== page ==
Researchers from York University and Durham University studied 50 stone tablets preserved in the British MuseumCarved by hunters about 15,000 years ago. Analyzes showed that the first people living in France today placed tablets carved in the light of a flash of fire Create the illusion of movement Early form of animation.

analysis limestone plaques They were excavated from the Montastruc rock formation in France in the 19th and 20th centuries, and they contain various animals, often horses, reindeer, deer, bison and wolves. Patterns of thermal damage were identified on the edges of some of the stones, indicating that they were set near a fire.

Scientists have done Experiments in a prehistoric temporary camp that used virtual reality technology In order to recreate “dropped” images by a fire. Traces of heat damage indicate that they were placed near stoves to give the impression that they were moving and flickering in the light of a fire. The interplay of the chiseled stone and the traveling firelight made the shapes appear dynamic and lively.

We also conducted this experiment at night. It was a very exciting experience to see the engraved shapes come to life before our very eyes. It was also very exciting to see that the heating patterns generated by this activity matched closely with the Montastruck examples, said Izzy Wisher, a doctoral student in the Department of Archeology at Durham University.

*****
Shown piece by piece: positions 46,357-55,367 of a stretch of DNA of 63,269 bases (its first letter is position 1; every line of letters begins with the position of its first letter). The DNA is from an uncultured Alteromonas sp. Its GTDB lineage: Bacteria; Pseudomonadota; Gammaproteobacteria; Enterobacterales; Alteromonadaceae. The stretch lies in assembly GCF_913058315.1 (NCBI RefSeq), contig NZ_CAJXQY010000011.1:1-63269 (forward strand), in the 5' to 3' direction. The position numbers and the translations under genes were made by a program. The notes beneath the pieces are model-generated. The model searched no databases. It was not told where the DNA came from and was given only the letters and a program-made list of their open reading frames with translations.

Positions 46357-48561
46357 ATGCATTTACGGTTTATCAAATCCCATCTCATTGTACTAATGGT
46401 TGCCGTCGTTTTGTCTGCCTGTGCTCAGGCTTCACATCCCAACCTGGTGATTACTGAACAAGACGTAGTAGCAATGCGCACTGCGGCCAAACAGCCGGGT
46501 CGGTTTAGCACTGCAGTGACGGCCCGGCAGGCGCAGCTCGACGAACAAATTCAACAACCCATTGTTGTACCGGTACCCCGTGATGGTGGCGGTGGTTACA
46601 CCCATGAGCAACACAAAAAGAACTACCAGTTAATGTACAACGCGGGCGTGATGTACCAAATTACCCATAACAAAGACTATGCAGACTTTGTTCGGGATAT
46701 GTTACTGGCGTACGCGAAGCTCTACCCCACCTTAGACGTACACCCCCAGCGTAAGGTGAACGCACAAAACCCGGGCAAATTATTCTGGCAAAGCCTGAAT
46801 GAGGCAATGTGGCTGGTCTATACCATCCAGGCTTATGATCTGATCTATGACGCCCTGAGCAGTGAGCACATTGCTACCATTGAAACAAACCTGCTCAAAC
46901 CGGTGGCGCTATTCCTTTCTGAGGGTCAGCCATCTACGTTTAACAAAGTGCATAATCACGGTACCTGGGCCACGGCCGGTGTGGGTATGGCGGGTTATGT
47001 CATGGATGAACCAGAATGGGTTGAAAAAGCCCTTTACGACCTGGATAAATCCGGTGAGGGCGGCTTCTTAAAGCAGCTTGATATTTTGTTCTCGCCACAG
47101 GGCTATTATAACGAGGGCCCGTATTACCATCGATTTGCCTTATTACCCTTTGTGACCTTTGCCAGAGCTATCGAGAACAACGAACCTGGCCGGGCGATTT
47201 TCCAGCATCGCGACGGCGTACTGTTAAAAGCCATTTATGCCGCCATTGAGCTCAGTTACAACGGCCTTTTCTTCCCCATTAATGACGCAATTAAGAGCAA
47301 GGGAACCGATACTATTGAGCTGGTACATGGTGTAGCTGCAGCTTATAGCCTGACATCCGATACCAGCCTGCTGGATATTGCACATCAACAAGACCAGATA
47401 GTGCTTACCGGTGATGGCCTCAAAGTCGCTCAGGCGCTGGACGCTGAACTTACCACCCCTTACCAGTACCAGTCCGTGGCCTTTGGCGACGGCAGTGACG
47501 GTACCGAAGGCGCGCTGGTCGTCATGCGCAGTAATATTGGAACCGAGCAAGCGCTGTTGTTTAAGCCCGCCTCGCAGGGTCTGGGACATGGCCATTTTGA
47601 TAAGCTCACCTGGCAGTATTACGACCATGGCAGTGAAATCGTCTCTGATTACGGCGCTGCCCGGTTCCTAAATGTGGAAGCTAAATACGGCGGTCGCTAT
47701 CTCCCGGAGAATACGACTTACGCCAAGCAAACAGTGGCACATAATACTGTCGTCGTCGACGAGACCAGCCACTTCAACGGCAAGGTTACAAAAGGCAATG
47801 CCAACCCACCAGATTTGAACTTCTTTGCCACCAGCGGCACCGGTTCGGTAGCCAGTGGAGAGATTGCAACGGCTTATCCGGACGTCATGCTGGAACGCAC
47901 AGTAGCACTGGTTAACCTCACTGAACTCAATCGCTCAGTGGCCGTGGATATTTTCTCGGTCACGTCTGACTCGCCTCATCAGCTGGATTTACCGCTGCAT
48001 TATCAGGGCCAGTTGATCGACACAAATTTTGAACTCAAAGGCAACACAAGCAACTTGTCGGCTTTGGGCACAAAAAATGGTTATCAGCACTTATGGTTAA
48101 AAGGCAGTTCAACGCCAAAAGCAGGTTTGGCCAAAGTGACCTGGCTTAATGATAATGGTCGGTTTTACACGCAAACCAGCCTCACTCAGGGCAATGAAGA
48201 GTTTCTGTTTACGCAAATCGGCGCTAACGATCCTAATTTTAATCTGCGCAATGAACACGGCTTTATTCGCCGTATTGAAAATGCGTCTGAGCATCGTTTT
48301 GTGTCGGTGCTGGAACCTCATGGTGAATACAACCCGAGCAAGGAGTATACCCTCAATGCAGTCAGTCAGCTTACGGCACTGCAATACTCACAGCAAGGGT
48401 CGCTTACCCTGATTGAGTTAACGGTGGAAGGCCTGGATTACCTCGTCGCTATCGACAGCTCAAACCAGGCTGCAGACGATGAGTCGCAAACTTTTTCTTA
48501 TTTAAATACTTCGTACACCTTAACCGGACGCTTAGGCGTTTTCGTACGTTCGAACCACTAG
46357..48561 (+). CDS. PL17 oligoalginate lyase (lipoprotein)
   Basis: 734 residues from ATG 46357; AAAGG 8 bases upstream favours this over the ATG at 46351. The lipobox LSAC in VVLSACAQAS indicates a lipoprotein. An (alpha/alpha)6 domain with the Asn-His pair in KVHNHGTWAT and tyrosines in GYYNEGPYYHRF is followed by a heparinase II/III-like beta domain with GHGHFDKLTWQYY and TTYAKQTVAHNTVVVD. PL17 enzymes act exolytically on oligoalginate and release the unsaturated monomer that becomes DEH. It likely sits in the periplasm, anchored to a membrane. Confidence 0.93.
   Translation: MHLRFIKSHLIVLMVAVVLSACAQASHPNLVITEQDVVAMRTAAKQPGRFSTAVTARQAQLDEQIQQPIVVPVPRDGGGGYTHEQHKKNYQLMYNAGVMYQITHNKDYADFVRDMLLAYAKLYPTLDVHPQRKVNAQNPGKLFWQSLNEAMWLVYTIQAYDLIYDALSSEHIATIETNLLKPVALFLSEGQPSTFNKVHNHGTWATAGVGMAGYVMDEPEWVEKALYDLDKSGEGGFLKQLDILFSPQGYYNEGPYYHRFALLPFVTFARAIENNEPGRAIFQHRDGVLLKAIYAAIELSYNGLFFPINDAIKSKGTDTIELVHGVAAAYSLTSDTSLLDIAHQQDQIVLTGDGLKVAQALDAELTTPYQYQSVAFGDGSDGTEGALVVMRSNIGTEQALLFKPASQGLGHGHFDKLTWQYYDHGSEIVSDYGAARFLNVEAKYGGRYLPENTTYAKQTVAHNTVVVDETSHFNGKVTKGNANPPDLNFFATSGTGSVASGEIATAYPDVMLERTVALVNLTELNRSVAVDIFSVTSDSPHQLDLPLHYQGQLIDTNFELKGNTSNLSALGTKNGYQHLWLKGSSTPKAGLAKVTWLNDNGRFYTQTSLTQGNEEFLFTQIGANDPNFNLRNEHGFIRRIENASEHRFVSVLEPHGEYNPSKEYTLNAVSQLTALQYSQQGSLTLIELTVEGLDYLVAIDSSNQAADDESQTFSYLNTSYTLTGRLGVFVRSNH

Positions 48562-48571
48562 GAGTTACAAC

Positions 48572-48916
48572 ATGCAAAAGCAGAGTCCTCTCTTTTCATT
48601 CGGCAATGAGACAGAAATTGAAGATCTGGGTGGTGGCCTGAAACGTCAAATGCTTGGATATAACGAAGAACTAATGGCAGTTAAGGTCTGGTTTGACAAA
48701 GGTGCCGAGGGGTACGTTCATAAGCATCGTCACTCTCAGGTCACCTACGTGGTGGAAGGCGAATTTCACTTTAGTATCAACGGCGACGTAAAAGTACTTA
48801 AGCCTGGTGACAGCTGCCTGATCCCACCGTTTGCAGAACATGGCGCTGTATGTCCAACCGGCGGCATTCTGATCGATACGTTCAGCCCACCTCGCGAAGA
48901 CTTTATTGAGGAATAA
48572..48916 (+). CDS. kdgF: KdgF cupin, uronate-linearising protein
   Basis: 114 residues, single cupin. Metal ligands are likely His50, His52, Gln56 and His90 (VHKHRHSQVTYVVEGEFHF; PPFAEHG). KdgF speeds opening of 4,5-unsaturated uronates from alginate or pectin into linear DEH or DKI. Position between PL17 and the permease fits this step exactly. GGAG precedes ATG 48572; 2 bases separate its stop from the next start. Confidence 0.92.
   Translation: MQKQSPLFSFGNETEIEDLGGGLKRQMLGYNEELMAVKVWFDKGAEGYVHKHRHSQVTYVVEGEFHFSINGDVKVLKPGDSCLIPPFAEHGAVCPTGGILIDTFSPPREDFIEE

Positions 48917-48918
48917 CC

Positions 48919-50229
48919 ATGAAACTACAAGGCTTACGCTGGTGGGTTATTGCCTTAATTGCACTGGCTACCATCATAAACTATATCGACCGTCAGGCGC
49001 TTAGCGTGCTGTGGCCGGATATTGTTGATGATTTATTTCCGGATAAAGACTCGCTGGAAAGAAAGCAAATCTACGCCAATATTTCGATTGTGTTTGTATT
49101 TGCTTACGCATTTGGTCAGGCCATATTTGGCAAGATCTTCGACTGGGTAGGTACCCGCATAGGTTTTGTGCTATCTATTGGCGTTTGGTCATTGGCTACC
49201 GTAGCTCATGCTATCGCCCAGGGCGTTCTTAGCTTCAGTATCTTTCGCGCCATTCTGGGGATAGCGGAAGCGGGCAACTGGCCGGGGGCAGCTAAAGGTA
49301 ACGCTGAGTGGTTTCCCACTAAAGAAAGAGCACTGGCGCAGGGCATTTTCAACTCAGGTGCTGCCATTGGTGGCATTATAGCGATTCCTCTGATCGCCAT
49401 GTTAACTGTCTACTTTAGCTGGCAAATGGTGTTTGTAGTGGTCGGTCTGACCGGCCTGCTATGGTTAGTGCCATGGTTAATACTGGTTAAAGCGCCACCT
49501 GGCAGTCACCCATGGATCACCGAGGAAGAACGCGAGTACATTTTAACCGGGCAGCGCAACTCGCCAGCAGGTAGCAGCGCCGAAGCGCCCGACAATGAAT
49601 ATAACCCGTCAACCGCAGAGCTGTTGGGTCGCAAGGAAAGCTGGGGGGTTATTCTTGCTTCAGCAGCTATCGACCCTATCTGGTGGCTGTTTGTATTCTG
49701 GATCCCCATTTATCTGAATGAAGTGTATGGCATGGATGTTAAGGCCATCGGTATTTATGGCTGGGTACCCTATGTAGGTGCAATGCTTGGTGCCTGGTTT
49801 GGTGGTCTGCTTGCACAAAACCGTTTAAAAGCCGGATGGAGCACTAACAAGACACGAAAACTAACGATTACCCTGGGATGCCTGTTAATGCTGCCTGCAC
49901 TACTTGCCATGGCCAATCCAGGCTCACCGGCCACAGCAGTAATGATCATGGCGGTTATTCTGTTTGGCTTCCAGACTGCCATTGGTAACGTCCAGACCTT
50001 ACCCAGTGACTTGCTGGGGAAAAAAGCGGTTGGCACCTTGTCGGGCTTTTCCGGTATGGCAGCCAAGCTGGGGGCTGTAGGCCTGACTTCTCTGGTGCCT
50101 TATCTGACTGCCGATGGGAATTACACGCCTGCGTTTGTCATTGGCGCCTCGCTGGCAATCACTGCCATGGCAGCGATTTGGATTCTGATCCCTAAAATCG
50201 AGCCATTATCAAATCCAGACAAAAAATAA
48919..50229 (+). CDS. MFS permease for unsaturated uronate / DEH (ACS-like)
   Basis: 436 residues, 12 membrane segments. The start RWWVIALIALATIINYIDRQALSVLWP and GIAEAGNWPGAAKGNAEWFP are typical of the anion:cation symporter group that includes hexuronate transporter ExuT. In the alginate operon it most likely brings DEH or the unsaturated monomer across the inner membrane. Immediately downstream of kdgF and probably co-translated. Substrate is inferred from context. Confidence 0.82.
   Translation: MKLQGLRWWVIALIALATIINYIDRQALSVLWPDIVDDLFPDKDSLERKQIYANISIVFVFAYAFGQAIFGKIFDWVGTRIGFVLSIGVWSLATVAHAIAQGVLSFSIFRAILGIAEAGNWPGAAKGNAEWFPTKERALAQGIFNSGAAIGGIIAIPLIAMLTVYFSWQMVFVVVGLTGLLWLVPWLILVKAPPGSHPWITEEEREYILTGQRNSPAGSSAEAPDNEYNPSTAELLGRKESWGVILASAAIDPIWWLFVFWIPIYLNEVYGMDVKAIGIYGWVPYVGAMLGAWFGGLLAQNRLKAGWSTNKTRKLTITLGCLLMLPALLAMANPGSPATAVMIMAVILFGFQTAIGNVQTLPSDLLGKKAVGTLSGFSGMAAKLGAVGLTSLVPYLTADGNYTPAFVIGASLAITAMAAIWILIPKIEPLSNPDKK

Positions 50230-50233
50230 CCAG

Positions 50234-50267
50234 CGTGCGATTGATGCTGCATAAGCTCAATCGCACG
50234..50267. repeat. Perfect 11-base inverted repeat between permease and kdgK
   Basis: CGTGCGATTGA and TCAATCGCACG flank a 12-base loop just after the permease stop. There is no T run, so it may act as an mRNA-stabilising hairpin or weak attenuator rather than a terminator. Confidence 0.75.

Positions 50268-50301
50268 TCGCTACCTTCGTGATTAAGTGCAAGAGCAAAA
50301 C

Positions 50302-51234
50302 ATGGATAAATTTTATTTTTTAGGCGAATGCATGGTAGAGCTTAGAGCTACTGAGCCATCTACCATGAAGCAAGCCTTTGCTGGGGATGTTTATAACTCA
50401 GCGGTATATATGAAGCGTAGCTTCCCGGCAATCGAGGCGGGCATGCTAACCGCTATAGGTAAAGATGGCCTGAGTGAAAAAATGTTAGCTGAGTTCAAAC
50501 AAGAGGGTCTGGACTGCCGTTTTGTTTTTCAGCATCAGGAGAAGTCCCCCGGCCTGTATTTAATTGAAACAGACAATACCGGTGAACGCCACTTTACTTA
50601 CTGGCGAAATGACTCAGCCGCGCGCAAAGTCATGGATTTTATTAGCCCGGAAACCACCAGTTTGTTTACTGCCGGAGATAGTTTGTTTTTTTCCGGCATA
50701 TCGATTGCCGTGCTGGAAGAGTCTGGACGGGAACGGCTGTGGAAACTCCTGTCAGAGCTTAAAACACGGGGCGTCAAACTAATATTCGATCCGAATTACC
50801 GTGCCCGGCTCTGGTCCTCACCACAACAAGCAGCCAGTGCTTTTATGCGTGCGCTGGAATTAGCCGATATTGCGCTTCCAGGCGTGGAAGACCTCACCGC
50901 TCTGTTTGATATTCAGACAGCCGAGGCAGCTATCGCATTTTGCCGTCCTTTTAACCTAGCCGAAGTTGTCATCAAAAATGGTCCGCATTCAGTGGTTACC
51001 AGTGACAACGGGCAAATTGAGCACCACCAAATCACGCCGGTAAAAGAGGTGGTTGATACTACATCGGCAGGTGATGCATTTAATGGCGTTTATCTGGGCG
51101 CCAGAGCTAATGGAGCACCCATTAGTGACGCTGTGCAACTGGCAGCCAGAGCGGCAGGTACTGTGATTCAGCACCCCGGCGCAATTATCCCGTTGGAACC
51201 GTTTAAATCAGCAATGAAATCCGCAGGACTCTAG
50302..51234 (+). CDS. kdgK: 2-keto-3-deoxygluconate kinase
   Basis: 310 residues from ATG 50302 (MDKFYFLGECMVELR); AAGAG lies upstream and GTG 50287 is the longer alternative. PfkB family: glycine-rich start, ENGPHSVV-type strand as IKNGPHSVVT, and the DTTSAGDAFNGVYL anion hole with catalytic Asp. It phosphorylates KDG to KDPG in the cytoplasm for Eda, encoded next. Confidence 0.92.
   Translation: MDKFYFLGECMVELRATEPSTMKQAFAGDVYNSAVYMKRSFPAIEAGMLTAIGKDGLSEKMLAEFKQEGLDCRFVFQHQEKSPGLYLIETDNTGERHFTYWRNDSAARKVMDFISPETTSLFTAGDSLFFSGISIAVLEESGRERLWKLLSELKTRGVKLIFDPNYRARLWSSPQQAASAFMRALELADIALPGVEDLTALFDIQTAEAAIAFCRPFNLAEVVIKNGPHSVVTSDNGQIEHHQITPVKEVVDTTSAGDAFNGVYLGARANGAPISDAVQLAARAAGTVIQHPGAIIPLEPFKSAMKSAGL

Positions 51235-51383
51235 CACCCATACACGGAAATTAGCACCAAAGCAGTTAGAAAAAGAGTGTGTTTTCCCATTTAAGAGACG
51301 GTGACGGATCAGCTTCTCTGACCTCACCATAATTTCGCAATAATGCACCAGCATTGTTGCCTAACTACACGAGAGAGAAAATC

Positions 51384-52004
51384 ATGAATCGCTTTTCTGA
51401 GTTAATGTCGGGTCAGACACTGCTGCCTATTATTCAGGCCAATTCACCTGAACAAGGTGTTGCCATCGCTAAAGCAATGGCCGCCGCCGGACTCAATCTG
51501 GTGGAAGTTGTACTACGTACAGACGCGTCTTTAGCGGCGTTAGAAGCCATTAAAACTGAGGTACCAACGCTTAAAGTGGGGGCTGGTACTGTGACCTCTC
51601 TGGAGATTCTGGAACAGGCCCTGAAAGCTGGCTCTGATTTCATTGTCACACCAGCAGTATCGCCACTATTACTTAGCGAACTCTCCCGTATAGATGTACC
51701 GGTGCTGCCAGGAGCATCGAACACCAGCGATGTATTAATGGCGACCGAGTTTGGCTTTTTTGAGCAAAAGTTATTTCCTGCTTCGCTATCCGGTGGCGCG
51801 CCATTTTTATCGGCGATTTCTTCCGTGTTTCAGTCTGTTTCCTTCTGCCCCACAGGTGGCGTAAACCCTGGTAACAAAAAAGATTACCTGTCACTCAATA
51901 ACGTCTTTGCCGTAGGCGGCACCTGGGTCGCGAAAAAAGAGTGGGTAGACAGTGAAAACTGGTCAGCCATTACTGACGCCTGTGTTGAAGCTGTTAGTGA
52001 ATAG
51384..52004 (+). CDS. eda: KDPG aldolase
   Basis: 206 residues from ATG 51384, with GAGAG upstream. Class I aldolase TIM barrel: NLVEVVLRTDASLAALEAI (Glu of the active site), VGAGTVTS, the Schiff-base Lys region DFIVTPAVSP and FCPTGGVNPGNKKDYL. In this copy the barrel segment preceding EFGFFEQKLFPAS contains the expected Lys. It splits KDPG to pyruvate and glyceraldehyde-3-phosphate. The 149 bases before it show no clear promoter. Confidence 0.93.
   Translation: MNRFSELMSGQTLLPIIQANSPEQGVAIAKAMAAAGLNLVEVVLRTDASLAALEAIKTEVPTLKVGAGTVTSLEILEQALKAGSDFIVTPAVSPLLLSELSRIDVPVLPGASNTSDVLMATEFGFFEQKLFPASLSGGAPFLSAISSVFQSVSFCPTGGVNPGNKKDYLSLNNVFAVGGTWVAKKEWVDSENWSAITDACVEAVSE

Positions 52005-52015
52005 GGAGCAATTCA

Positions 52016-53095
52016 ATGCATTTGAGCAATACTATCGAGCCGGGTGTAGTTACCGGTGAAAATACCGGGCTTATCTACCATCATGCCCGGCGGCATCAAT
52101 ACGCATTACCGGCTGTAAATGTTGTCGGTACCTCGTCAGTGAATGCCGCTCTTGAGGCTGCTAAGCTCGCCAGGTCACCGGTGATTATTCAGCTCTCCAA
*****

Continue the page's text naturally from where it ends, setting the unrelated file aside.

engraved plates It can also have a practical purpose Stones can outline the hearth. The human brain is particularly sensitive to interpreting changing light and shadow as imitation of movement.

These are really animal-focused communities. They spend their whole lives tracking down animals, chasing them, thinking about animals, and turning animal skins into clothes. So it is no exaggeration to say that animals also appeared in their stories. It’s interesting to think of this play as part of the stories they tell about the fire, and when they talk about what they did on a particular day or tell stories about certain animals, these animals also come to life before the fire, Izzie Wisher concluded. .

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